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Tryout Survival Guide

By Aaron Paitich, Touchpoint Media, 09/29/14, 2:00PM CDT


Eric Scheid knows what it’s like to grind it out. He didn’t make the varsity team as a 10th grader and it took him a while to grow into his body before he started seeing results on the ice.

Scheid is a former Blaine High School teammate of rising NHL talent and former Minnesota Gopher Nick Bjugstad. Both Scheid and Bjugstad are the same age, but have taken different paths.

“Not everyone’s going to grow up and be a 15-year-old prodigy and get drafted in the first round,” says Scheid, who played two years in the USHL after graduating high school. “It’s just all about keeping your head up and working hard. Stay positive and work for it.”

As a redshirt sophomore last season, Scheid led Penn State in goals and points. He was also invited to the Minnesota Wild’s Development Camp this summer. Scheid’s experience can provide a great lesson to players as they prepare for tryouts. He urges kids to remember that no matter what team you end up on this season, there is still plenty of room – and opportunity – to grow and mature into a complete hockey player.

One tryout – good, bad or average – won’t make or break a youth hockey player.

“The biggest thing I would say is just play your game,” Scheid says. “Stay confident. Don’t try to be somebody you’re not. Don’t think you have to go out there and score a goal every game or shift if that’s not the way you play. Be yourself. Do what makes you good.”

Here are some tips for players and parents as we head into tryouts.

  • Battle any anxiety with preparation. Parents or coaches might want to say “just relax,” or “calm down,” but for the most part, that does nothing for the player. Preparation is key. Before you step onto the ice, have you done everything you possibly could to achieve your goals? The rest will take care of itself.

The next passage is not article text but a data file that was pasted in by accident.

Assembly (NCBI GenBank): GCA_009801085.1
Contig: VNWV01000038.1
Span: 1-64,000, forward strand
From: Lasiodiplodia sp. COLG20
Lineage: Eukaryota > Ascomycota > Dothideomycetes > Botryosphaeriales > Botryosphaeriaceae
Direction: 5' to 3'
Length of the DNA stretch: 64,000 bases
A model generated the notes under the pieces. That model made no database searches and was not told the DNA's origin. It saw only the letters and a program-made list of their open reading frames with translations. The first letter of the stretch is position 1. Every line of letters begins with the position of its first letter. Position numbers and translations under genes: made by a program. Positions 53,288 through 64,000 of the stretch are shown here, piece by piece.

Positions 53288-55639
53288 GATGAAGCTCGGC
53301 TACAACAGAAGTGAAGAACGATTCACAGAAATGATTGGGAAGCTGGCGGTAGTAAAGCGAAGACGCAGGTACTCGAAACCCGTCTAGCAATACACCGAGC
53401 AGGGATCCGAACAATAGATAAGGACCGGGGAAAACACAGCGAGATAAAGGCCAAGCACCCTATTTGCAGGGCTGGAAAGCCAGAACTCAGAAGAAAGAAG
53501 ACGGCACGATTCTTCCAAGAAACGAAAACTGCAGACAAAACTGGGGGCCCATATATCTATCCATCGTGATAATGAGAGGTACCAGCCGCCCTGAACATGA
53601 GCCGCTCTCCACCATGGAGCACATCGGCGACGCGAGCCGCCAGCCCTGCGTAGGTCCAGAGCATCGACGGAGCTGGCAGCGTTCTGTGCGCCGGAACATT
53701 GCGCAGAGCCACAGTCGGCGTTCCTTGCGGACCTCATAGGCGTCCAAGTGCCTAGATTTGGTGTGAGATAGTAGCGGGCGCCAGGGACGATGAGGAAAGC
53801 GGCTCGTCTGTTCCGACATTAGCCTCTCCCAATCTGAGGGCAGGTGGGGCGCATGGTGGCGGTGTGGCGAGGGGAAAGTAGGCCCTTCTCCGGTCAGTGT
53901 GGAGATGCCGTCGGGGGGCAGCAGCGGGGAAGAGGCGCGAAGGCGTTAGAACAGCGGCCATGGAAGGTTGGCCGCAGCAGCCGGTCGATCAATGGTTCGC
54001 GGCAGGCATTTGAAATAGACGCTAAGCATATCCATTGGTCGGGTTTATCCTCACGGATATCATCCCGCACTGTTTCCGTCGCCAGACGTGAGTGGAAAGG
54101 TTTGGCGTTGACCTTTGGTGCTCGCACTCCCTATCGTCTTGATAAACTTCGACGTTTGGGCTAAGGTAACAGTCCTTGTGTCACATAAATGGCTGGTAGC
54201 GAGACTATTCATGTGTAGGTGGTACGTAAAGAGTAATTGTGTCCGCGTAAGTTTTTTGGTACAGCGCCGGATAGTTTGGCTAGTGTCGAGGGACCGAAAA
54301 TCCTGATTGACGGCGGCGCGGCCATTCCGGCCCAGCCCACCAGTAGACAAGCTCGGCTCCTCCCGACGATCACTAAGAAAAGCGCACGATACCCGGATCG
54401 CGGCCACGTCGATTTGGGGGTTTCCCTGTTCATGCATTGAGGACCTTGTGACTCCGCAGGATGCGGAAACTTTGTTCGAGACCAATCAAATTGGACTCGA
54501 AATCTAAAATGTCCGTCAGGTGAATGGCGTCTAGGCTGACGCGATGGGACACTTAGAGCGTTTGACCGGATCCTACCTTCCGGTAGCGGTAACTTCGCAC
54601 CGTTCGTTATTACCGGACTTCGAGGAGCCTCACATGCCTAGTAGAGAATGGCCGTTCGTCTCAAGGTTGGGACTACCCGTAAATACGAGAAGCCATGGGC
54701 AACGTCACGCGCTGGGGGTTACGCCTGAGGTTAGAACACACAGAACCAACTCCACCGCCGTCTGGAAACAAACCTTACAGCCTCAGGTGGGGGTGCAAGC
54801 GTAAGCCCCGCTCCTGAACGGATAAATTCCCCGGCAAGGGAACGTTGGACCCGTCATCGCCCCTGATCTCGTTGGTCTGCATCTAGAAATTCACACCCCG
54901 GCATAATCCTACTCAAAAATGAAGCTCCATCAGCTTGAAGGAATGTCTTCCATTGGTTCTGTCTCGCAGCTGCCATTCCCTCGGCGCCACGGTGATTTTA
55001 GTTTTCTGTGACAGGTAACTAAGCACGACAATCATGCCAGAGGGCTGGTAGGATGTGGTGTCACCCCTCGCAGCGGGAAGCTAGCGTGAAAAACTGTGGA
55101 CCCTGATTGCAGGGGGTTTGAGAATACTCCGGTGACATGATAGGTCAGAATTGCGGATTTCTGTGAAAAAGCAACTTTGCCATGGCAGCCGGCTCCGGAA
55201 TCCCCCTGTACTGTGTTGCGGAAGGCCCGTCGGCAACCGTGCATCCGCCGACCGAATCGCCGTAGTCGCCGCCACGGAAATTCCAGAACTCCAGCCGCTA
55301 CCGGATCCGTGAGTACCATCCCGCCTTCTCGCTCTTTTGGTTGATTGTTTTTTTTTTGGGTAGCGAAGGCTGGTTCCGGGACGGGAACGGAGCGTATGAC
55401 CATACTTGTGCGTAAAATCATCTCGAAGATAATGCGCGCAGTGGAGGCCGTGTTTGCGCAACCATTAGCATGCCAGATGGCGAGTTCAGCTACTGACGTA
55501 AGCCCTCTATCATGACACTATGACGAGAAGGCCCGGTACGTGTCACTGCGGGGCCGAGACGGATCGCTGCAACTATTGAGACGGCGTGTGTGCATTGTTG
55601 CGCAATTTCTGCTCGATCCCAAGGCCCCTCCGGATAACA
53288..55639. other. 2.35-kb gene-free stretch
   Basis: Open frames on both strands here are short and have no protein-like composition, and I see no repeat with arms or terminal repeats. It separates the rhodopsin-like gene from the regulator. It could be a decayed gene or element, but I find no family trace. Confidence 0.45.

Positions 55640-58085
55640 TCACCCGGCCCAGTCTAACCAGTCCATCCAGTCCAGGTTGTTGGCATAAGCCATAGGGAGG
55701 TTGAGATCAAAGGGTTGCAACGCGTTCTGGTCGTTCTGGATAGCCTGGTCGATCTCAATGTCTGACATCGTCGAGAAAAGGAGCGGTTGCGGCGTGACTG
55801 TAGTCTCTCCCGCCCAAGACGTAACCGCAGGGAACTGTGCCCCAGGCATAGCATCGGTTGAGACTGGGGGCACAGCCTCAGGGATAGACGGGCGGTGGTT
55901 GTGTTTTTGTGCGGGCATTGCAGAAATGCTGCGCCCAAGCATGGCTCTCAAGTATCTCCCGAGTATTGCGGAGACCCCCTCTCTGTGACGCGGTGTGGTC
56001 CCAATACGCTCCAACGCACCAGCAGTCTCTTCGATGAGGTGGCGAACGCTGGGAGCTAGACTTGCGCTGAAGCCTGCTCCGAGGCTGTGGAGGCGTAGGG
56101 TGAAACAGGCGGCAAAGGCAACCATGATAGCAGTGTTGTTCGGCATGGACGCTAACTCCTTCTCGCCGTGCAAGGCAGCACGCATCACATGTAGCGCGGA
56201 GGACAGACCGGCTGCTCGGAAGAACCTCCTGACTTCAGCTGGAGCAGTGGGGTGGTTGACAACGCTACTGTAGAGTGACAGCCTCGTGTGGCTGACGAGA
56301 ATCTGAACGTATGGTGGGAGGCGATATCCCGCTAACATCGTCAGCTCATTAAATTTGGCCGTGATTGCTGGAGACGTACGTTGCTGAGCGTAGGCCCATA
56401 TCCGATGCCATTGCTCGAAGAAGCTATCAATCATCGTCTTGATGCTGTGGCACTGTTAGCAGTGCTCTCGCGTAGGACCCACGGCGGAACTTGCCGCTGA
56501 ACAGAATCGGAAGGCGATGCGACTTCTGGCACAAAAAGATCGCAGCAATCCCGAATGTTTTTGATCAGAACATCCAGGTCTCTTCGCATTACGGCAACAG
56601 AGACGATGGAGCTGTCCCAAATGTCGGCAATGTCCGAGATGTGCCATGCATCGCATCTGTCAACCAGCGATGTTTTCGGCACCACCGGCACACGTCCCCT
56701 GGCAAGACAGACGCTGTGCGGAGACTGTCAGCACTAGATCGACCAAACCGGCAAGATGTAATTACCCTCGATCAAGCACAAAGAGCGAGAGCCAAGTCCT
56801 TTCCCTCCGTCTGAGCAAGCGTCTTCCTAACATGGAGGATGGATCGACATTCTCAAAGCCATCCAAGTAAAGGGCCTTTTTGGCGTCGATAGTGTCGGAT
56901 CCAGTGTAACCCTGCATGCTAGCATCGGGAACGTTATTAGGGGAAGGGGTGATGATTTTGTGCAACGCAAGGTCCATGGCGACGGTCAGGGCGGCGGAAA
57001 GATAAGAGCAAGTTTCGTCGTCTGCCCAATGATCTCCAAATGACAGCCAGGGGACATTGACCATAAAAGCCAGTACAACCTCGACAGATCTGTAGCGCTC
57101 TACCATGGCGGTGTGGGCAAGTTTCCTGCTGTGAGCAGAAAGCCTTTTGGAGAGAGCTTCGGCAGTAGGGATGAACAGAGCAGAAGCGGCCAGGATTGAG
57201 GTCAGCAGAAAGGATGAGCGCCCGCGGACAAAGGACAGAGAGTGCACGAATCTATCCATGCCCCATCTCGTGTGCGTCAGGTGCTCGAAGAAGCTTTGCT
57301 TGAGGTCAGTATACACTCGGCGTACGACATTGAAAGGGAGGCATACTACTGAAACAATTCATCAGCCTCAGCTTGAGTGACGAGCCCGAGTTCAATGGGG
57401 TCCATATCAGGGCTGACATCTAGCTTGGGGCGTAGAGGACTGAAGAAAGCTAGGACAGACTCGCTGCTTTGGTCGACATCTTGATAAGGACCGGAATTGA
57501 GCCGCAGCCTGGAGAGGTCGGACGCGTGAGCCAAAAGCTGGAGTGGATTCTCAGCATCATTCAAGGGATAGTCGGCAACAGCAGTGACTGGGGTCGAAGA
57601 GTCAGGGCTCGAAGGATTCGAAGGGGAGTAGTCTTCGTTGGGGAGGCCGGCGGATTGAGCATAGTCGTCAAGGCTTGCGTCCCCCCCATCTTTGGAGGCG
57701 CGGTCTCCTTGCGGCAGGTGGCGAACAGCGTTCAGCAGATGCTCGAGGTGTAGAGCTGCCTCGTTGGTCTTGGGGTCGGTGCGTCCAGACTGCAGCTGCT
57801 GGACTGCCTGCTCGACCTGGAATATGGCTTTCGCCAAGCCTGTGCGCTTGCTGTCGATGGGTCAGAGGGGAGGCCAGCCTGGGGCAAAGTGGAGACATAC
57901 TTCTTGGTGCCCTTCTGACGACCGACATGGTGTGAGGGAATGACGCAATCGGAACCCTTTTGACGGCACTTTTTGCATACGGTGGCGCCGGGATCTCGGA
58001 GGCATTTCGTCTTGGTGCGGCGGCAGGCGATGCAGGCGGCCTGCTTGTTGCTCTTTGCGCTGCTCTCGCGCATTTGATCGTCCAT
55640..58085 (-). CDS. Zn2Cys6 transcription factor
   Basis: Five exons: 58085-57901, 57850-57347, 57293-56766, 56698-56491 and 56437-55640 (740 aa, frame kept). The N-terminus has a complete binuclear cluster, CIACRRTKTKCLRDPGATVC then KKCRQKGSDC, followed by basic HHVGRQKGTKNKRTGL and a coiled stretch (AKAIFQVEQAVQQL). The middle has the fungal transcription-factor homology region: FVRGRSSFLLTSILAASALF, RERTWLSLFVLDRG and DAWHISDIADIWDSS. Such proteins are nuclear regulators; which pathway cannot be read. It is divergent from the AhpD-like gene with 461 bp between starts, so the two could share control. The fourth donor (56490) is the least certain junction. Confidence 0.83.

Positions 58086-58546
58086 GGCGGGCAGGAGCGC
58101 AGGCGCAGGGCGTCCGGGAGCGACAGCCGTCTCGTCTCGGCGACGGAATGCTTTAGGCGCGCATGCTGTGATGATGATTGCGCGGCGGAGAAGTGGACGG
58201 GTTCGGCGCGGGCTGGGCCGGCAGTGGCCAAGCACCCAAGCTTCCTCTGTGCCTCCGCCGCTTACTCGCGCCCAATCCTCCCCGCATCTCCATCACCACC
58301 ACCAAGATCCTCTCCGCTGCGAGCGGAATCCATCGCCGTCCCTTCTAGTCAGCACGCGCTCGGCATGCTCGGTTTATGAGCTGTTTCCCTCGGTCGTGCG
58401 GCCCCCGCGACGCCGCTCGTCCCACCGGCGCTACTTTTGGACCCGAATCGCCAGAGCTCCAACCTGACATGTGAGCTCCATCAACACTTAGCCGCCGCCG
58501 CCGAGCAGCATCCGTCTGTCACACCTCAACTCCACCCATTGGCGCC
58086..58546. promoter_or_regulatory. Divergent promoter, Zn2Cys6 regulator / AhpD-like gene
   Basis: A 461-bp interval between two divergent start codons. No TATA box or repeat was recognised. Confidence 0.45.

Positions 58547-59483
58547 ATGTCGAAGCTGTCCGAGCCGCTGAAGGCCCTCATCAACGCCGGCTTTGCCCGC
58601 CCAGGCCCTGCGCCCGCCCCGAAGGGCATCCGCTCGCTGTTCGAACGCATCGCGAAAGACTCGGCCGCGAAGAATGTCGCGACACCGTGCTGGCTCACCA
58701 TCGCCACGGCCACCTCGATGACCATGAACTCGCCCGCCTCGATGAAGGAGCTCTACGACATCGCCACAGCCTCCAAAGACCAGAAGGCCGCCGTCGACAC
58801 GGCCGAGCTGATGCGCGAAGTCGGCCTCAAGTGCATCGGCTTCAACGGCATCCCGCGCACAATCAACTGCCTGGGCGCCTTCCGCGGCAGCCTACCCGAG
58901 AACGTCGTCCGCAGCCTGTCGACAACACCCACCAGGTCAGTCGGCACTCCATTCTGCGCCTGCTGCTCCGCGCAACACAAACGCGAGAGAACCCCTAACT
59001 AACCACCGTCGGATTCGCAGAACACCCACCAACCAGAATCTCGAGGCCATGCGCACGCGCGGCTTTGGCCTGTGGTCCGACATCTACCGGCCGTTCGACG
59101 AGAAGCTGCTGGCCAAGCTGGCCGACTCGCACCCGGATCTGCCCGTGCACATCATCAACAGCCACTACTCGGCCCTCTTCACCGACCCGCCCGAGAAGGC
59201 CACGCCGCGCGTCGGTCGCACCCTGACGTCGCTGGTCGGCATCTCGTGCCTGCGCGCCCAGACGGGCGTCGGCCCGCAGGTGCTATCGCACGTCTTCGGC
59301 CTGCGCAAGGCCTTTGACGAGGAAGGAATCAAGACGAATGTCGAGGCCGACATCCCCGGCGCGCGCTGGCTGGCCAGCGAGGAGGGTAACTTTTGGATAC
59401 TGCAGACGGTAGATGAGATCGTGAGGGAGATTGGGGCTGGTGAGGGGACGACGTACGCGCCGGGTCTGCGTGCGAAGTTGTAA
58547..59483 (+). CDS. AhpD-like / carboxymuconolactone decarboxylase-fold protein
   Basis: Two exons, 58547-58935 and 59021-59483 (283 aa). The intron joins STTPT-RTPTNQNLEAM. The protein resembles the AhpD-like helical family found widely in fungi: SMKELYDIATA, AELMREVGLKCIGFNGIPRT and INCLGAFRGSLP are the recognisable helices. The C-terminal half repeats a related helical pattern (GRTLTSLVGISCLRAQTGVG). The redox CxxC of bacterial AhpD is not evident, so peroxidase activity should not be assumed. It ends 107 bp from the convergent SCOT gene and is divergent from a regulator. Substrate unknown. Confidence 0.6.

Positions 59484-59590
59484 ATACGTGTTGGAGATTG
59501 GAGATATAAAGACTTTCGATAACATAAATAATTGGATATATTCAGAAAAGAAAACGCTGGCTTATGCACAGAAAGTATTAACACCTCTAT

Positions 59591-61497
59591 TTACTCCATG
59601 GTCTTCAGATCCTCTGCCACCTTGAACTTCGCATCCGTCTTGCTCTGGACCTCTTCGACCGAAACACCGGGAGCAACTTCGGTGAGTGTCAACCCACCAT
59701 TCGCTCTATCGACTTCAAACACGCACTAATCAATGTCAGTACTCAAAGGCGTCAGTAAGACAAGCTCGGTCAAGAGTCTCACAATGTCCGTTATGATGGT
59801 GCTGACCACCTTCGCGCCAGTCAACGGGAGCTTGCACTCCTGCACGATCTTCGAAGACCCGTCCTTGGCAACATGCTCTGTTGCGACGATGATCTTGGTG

• Get the equipment ready. Make sure every piece of equipment is functional, fitting and accounted for. Equipment problems are the last thing a kid wants to be worried about before they hit the ice.
  • Show up early. Better early than late. Allow ample time to get dressed and focus.
  • Get in a good warm up.  Whether it is a short jog, a few minutes stick handling or blasting pucks at net, taking the time to warmed up and focused on playing well is definitely worth it.
  • Mistakes will happen. Accept them, learn from them and move on.
  • Pay attention to details. When the margin between players is small, it is often the little things that separate players. Details such as body language, attitude, desire to learn and finishing a drill can all leave an impact on evaluators.
  • Listen intently to the coaches on the ice and in the locker room. If you do not understand a drill, game or any other instruction, ask questions. There’s no shame in asking questions. In fact, it shows coaches you’re taking initiative and responsibility – and that’s a very admirable and valuable tool.
  • Finish every drill hard. Skate hard all the way to the bench and to the coaches when they call players over. Coaches will watch how you handle yourself on and off the ice.
  • Mix in other activities or projects during the week of tryouts. Focusing on tryouts every minute of the day can be draining on a child. Make sure there are mental and physical breaks and activities outside of hockey to keep them fresh.
  • Sleep is essential. Sleep has a direct impact on energy levels, concentration and performance. Without adequate sleep, you’re setting yourself up for a less-than-stellar showing. Read more about how sleep affects performance and what you can do to improve habits.
  • Don’t talk about it at dinner or during the car ride. Talk about school, movies, baseball playoffs – use it as a time to bond outside of their hockey-playing experience. Kids already know if they played well or not. They don’t need a reminder.

Remember that Ryan McDonagh, a 2014 U.S. Olympian and newly named New York Rangers captain, didn’t make the A-team as a Squirt. He said it ended up being one of the most fun years of his youth career.

Be prepared and give it your best effort. If you don’t make the team you’re shooting for, that’s OK. It’s how you respond after that – staying positive, setting goals and playing your heart out for whichever team you play for.

“Keep your head up,” Scheid says. “If you don’t make it, it’s not the end of the road. There are a lot of people that have gotten cut from a lot of teams that are now playing at the highest levels. It’s all about staying positive.”

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